I'm clearing out my desk and shelves from the collected memorabilia of nine years in the Joint. And there's a growing pile of things I'm taking with me:
1. My cigar-box covers from Cuba. So the story is ... you can't really "buy" empty cigar boxes in Cuba anymore, because the government is afraid of counterfeiters getting good boxes and putting bad cigars in them. But the artwork is beautiful. And having staffed over 20 missions to Cuba I picked up some lovely art; the cigar-box covers are my favorites. Incidentally, did you know why some cigars have the names of famous works of literature? Because cigar-rollers were illiterate, and they would have the news, stories - and great books - read to them at times. Hence "Romeo and Juliet" and [The Count of] "Montecristo."
2. My Kassam rose. Created by a terrific Israeli artist, Yaron Bob, who was helped by JDC to set up his business. Yaron turns the pieces of kassam rockets that fall onto Sderot into beautiful metal rose sculptures. It is literally turning the worst things you can imagine into works of art and beauty.
3. A bottle of "Red Moscow" (Kraznaya Moskva) Perfume. I kept going into the homes of elderly women in former Soviet republics and smelling the same spicy floral fragrance. After a while I figured out what it was, and then I learned that pretty much everyone smells that way because that was pretty much the only perfume you could buy for much of the Soviet era. So everyone's mom, grandma, neighbor, smelled like Red Moscow.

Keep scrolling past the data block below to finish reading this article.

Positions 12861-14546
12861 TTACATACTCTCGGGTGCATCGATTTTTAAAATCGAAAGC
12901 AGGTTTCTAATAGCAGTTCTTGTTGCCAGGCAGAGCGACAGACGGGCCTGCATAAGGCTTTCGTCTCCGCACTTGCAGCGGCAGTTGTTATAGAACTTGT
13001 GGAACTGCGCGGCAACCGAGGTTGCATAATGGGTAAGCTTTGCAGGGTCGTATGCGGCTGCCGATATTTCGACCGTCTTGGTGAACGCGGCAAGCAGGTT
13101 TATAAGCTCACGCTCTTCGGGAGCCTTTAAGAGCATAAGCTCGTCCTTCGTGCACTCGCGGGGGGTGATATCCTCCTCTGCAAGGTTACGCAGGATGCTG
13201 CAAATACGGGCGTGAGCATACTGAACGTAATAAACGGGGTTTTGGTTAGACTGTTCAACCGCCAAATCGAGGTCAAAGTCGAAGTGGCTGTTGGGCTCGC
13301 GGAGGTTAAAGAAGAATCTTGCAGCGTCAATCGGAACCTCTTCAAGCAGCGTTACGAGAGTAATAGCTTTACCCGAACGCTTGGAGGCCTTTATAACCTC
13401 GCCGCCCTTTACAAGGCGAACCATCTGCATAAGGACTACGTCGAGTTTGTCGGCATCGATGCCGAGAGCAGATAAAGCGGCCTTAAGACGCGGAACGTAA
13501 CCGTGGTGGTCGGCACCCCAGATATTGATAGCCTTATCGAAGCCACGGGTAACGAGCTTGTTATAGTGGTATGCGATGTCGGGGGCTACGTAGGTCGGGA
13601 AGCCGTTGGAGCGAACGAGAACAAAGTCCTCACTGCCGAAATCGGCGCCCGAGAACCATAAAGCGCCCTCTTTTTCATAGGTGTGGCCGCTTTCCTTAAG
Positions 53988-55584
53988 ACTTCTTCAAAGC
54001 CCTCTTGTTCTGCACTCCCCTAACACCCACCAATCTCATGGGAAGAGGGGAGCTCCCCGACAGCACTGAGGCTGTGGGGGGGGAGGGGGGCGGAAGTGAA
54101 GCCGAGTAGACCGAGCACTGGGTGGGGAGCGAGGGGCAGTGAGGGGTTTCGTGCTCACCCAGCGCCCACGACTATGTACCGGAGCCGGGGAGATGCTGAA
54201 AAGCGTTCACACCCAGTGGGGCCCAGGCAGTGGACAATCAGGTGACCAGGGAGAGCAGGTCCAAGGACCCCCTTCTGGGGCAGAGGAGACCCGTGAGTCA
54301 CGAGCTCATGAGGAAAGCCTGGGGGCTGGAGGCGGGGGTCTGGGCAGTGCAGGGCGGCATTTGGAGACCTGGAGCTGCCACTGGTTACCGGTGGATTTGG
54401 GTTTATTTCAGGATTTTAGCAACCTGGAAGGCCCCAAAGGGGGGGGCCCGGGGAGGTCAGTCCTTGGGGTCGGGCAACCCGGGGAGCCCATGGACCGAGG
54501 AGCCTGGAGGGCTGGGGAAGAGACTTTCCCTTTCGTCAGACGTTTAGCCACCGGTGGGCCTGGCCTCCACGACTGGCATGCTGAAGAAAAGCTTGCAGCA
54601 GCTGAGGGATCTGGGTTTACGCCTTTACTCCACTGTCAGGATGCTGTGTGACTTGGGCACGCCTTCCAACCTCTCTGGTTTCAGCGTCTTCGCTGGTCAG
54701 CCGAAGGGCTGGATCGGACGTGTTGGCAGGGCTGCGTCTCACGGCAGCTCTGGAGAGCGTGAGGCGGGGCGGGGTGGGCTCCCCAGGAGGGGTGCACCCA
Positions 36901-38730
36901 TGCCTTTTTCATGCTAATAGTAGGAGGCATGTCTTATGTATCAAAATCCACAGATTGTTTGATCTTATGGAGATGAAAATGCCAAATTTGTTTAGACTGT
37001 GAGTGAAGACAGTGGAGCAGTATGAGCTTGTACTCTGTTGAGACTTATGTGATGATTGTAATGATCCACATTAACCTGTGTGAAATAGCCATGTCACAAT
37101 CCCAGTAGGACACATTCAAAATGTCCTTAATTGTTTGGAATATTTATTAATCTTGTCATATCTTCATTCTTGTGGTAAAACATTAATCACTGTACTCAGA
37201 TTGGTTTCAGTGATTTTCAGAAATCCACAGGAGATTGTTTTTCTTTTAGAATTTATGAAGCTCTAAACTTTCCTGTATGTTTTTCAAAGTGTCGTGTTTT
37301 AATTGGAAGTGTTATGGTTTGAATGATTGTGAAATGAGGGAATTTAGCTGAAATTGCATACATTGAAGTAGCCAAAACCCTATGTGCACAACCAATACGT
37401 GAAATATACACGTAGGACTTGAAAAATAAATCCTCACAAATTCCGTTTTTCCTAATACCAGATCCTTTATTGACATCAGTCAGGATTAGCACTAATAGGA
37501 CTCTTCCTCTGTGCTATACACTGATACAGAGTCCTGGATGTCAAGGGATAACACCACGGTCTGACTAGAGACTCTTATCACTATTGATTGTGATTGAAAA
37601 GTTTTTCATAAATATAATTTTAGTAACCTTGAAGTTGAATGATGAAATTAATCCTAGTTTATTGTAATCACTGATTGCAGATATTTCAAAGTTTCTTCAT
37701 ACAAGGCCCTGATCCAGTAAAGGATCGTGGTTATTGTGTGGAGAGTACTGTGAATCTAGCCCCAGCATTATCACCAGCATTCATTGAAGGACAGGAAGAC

And because the alcohol content is so high ... well ... we'll leave that story for another blog post.
4. A nametag from a JDC educational conference in Vilnius, Lithuania. There were 1000 participants at this conference - a local Limmud - and JDC was helping to put it together. The conference was in English, Hebrew, Yiddish, Russian, Lithuanian, with a massive array of subjects. Israeli history, Lithuanian Jewish history, Jewish gastronomy, culture, the weekly parasha, public speaking, fundraising, you name it. It was an amazing experience, and a privilege to see the rebirth of Jewish life in Vilnius.